Healthy Beginnings

Cranberries

Whether fresh or dried, baked or raw, cranberries are a healthy addition to any meal (and dessert, too!)

Cranberries – round and plump, bright and festive – add colorful hues of reds and maroons to any Thanksgiving dinner centerpiece. While acting as a gorgeous addition to holiday décor and a colorful garnish to your holiday platter, cranberries also provide numerous benefits to your holiday health.

Cranberries pack a powerful, pucker-inducing punch of tangy flavor. Reaching peak plumpness in October, cranberries are a timely, healthy fruit to incorporate into your autumn snacks and meals. Here’s why:

  • Proanthocyanidins (PACs; type of flavonoids) in cranberries provide urinary tract benefits by interfering with the ability of pathogenic P- fimbriated Escherichia coli (E. coli) to cause infections in the urinary tract.
  • PACs may benefit oral health by preventing bacteria from binding to teeth. However, many commercial cranberry juices and other cranberry products are high in fructose (fruit sugar). PACs also help in supporting digestive health by decreasing inflammation associated with chronic disease and aging.
  • Cranberries are a good source of vitamin C and fiber, which help boost the body’s resistance against infectious agents and help lower blood pressure and cholesterol levels.
  • Cranberries contain antioxidant polyphenols (natural compounds found in fruits and vegetables that are linked to certain health benefits), which are also known to have anti- cancer properties. 
Fresh cranberries contain the most antioxidants, while bottled cranberry juice contains the least. When buying cranberry juice, ensure that you’re buying 100 percent juice – read the label and avoid juices or “cocktails” containing added sugar. Consume cranberries in moderation because they contain sugar fructose, which may be harmful to your health in excessive amounts. 
Looking for ways to incorporate cranberries into your diet this season? Try these tasty tips:
  • Add a handful of fresh or frozen cranberries into your fruit smoothie.
  • Sprinkle dried cranberries on your oatmeal, whole grain cereal or salad.
  • Incorporate dried cranberries in to your favorite trail mix recipe.
  • Integrate cranberries into your favorite holiday cookie, bread, 
muffin or cobbler recipe.

References:

1. www.health.harvard.edu/family-health-guide/research-backs- cranberries-for-preventing-urinary-tract-infections-in-women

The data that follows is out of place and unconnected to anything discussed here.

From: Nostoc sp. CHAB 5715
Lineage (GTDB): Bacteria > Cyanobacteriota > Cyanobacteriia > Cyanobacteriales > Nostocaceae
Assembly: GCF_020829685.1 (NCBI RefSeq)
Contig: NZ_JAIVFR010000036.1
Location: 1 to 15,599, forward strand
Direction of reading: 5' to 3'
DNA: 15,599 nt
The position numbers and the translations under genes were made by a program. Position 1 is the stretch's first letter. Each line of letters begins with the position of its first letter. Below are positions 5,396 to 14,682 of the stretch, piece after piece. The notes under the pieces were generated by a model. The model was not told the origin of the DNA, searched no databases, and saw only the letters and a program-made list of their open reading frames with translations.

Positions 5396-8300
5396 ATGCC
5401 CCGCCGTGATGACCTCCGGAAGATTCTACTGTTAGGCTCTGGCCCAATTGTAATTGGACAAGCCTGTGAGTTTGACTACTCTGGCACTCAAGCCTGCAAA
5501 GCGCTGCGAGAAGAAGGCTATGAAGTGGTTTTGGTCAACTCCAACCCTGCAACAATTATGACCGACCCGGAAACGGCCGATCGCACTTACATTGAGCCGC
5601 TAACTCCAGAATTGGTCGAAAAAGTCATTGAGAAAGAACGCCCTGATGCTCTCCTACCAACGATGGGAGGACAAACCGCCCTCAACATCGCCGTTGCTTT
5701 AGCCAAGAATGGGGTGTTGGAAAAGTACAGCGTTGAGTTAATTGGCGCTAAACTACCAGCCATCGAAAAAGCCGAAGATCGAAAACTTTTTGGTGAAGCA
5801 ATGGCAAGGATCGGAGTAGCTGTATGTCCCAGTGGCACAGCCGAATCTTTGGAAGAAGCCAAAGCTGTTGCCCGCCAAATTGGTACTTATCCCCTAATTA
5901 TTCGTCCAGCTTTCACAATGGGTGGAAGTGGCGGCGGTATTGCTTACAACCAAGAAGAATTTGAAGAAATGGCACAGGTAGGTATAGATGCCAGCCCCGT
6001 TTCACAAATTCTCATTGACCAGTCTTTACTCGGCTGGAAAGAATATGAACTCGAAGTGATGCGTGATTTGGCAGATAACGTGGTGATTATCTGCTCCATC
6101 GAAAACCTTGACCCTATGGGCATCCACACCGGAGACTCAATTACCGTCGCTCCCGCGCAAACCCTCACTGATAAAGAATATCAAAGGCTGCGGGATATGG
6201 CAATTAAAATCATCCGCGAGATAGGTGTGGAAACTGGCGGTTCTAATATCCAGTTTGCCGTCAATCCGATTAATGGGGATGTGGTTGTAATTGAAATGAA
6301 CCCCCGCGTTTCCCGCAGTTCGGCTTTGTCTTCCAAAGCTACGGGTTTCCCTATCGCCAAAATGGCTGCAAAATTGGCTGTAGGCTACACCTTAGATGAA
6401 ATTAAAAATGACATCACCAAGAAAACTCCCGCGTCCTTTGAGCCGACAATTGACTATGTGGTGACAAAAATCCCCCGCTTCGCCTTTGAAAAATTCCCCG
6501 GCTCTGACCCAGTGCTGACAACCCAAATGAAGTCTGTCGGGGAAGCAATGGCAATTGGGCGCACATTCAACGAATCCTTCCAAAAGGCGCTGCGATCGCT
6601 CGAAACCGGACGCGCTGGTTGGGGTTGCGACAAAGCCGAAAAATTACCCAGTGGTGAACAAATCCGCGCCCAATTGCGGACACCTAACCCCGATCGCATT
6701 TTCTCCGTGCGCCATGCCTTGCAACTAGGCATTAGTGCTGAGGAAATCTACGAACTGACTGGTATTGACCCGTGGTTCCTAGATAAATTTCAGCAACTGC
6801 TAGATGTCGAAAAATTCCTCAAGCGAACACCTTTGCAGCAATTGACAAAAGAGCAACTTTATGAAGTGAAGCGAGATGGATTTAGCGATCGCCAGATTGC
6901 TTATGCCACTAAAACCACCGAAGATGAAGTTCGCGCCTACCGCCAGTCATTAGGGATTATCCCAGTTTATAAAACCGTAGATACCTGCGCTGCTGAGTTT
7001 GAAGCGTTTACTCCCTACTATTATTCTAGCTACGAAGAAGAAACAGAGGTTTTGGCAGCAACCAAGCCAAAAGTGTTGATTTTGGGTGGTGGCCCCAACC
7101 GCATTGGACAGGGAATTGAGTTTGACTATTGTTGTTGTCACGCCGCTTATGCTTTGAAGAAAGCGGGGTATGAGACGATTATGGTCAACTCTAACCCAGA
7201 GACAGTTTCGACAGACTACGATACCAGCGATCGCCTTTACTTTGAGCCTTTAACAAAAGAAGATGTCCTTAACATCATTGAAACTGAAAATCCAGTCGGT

1. foodfacts.mercola.com/cranberries.html
  2. www.mayoclinic.org/drugs-supplements/cranberry/evidence/hrb- 
20059059
  3. www.cranberryinstitute.org/health_research/Healthresearch_HR.html

 

Apple-cranberry crisp: A sweet and tangy twist to your holiday dessert

Cranberries give this crisp a delightful and colorful tartness.
A moderate amount of oil replaces the large amount of butter usually called for in toppings for this dessert. This dessert is best served warm – yum!

Filling:

12 large, green apples peeled, cored and sliced

8 ounces of fresh or frozen cranberries

1/3 cup of light brown sugar, packed

2 tablespoons of whole wheat pastry flour

Juice of 1 lemon

1/3 cup of brandy

1 teaspoon of cinnamon

Topping:

1 1⁄2 cups of old-fashioned rolled oats

3⁄4 teaspoon of salt

1⁄2 cup of light brown sugar, packed

1/3 cup of maple syrup

1⁄2 cup of toasted wheat germ

1 1⁄2 teaspoons of cinnamon

1/3 cup of canola or grape seed oil

Preheat oven to 375 degrees. Toss the sliced apples in a large bowl with the cranberries, lemon juice, brandy, 1/3 cup of light brown sugar, 1 teaspoon of cinnamon and whole wheat pastry our. Pile the apple mixture into an 8-by 10-inch baking dish.

Mix together the ingredients for the toppings and spread over the apples. Cover the baking dish with aluminum foil and bake for 20 minutes. Uncover and bake for 40 minutes more until the apples are soft. Serves 12.

Use organic ingredients, when possible.

Recipe derived from Andrew Weil, M.D. and Rosie Daley’s
“The Healthy Kitchen: Recipes for a Better Body, Life, and Spirit”